The plagues did not all appear at once as a sudden and immediate act. There isn’t just one plague but ten, and they take place over quite a long period of time. The plagues appear gradually. The world was also created gradually: “The world was created with ten sayings”, even though it could easily have been created with one saying. From the perspective of Divine power there is nothing to prevent the world being created at once. But there is a universal human inability to absorb such a creation cognitively, emotionally and practically. Suddenness breeds crises that one is not always able to endure. The plagues in Egypt didn’t all come at once either. Nor did they begin with the most severe - the plague of the firstborns. Instead gradually, step by step, the destruction of Egypt and Israel’s conception becomes clear - to Egyptians and Israelites alike. This psychological upheaval did not happen in a single day or even in a month - the hearts became more and more efficient at absorbing this fundamental change in international history. It takes time to get used to this new appearance of HaShem in the world. “Can the Earth begin in a day, a nation be conceived in a moment?” The course of creation proceeds slowly but surely. “Will I bring on labor and not give birth? Will I bring on labor and then stop it?” The gradual process comes to aid the acceptance of the phenomenon in the human world. So to the forming of Am Yisrael in our time is gradual and not by miraculous leaps - that is the way HaShem redeems his people. Just as the process of childbirth has its stages, a gradual progression and ever-increasing labor pains - so it is with the birth of the Jewish Nation[108]. (From “Tal Chermon”)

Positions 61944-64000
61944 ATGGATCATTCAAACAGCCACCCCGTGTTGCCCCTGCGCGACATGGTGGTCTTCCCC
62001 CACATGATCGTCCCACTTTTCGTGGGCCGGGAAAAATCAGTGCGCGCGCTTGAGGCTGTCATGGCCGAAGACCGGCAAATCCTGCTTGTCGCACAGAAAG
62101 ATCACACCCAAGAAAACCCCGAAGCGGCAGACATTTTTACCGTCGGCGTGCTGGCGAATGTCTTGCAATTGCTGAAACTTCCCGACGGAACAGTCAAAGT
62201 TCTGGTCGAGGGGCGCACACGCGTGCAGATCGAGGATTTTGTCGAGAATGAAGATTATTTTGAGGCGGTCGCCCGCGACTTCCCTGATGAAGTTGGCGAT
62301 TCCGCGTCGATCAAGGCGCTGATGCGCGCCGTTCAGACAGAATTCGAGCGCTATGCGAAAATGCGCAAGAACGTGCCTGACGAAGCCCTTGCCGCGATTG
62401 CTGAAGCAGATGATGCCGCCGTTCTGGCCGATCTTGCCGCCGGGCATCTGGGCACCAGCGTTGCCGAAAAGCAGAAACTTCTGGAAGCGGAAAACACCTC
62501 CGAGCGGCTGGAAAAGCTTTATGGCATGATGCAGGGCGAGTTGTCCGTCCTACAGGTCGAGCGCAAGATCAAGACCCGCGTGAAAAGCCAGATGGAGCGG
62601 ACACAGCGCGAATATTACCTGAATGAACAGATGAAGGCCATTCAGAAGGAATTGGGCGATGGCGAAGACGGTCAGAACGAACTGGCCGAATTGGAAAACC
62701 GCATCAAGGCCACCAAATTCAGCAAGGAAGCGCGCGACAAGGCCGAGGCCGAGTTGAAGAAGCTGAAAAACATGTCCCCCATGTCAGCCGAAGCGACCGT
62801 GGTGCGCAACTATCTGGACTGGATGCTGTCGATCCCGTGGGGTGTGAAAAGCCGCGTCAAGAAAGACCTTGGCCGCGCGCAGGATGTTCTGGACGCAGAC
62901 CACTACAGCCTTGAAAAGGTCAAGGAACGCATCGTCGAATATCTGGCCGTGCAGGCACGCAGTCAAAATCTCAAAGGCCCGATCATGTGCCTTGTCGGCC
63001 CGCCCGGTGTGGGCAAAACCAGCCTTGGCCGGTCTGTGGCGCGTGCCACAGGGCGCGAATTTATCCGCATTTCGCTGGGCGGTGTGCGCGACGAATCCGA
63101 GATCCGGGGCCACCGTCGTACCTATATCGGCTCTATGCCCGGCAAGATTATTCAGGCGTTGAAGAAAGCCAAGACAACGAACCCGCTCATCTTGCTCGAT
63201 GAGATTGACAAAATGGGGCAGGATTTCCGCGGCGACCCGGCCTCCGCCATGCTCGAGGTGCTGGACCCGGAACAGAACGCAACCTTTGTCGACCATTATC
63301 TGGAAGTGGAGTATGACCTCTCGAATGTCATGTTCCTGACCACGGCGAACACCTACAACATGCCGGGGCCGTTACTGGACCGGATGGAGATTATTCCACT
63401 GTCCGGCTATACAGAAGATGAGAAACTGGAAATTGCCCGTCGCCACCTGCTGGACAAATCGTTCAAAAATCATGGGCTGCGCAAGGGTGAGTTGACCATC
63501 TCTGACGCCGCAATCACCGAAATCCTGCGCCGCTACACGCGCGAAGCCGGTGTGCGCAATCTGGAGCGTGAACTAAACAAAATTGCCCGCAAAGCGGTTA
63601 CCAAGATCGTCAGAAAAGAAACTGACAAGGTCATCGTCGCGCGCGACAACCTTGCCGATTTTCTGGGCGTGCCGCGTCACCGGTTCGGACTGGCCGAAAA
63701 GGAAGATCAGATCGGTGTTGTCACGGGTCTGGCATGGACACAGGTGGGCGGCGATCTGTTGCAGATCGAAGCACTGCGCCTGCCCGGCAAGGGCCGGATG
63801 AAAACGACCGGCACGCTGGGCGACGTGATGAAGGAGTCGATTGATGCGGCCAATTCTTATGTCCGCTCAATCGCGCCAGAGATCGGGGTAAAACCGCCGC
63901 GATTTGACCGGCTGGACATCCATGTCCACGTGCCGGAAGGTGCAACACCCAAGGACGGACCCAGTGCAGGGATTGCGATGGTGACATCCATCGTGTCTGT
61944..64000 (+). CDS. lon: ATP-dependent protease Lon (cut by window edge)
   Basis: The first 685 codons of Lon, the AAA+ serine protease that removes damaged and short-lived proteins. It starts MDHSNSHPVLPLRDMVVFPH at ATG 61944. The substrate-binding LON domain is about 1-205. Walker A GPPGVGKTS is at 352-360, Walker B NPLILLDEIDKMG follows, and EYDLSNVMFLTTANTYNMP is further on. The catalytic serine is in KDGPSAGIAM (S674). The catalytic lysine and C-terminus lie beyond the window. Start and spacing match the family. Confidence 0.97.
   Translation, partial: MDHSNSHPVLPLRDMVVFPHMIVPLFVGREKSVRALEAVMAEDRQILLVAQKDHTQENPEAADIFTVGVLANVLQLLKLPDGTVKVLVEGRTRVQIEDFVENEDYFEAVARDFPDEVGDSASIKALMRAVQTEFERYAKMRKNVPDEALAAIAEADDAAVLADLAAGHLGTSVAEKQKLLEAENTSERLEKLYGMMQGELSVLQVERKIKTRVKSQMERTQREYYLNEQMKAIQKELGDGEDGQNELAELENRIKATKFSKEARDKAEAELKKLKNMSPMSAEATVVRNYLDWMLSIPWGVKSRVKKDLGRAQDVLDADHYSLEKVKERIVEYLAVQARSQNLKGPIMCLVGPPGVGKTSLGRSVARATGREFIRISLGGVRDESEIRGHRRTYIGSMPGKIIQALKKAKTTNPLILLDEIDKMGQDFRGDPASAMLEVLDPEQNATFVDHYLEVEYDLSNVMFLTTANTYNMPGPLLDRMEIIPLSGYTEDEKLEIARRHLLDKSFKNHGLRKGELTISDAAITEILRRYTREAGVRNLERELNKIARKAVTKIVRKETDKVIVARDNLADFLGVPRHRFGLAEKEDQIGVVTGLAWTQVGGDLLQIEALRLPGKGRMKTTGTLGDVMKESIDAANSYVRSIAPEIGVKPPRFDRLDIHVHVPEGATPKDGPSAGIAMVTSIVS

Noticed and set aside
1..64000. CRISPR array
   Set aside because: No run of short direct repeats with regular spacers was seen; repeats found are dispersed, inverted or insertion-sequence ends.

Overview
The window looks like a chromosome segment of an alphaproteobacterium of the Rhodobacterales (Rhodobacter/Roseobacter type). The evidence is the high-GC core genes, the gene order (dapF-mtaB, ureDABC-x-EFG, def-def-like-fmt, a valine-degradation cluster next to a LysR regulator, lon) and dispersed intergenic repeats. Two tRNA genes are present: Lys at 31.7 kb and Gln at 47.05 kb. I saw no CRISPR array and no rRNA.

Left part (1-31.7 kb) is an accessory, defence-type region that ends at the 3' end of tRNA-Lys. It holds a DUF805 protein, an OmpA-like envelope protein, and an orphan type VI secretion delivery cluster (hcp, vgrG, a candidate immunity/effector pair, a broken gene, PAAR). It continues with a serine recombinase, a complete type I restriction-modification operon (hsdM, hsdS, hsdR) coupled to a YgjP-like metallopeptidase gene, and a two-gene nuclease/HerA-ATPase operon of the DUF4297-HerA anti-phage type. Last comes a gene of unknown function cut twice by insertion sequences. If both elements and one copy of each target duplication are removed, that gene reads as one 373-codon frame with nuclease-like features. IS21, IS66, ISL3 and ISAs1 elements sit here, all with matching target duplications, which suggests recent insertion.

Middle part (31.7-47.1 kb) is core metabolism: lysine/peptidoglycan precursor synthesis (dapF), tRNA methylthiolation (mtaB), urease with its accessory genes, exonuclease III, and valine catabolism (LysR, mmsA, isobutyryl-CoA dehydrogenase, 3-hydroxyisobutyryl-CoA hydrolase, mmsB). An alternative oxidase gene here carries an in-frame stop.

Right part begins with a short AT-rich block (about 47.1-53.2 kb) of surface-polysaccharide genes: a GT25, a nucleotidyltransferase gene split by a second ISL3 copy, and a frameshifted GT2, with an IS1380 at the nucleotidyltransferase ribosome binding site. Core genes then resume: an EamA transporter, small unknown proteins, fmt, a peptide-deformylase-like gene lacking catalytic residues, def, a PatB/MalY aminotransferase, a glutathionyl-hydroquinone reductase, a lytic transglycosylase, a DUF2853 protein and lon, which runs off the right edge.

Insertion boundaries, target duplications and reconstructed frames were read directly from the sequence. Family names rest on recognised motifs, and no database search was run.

Bo

by Shlomo Riskin - Efrat, Israel

 

How are we to understand the ten plagues?

 

Perhaps it would be fair to say that the Torah records three major destructions in the annals of human history. The first two destructions are pre-Abrahamic events: the flood which devastated the entire world, and the confusion of languages which resulted from the Tower of Babel debacle. There was also a third destruction, which is not usually noted as such, and that was the ten plagues which devastated Egypt. And fortunately that devastation was followed by re-birth and re-creation: the splitting of the Red Sea.

 

The first thing we must understand is that, from a biblical perspective, Egypt undermined the very purpose of G-d’s original creation - and thereby in effect destroyed G-d’s world - by its policy of slavery. Undoubtedly the reality of slavery predates the enslavement of the Israelites, but in many ways the enslavement of Jacob‘s descendants was rather unique.

 

Clearly any form of slavery is dehumanizing, a stain on the soul of humanity. But the enslavement of the Israelites constitutes a particularly horrendous form of dehumanization. We have to remember that the Israelites were never captured, they never fought a war with the Egyptians. On the contrary, the government of Egypt invited them to stay on in Goshen. Strangers yes, with their own customs perhaps, but they were model citizens - loyal. One might even say that the Israelites’ historic memory had merged with the historic memory of Egypt since both peoples remembered Joseph as a great hero and a symbol of how one man (and HaShem) could divert a national disaster, saving civilization from collapse.